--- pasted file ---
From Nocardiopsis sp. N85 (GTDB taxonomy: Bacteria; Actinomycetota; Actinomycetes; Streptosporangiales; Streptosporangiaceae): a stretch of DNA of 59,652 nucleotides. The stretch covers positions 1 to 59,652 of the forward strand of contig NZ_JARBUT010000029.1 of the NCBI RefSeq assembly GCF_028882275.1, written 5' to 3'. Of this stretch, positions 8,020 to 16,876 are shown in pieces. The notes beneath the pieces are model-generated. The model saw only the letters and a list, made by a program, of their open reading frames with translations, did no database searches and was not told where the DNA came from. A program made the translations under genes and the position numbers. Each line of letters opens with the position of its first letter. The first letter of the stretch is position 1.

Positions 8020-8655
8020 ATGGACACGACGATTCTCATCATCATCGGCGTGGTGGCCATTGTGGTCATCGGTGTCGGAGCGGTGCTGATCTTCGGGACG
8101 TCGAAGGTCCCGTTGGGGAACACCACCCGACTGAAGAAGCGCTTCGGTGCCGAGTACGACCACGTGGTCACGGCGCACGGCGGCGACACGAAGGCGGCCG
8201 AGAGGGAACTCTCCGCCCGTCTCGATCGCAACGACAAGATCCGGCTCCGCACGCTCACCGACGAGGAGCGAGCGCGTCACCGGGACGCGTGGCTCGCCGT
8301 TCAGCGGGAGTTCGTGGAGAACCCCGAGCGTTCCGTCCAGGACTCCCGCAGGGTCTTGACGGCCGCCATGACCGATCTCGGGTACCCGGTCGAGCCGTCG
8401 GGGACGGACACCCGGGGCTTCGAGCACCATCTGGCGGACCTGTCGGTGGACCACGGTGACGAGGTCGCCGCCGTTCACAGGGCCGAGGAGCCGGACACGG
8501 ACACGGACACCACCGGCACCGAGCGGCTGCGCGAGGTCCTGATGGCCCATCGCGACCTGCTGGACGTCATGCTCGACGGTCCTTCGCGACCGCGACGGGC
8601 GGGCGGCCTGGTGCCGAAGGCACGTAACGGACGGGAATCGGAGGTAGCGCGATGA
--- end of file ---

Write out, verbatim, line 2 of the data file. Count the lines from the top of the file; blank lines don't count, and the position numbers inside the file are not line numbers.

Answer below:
Positions 8020-8655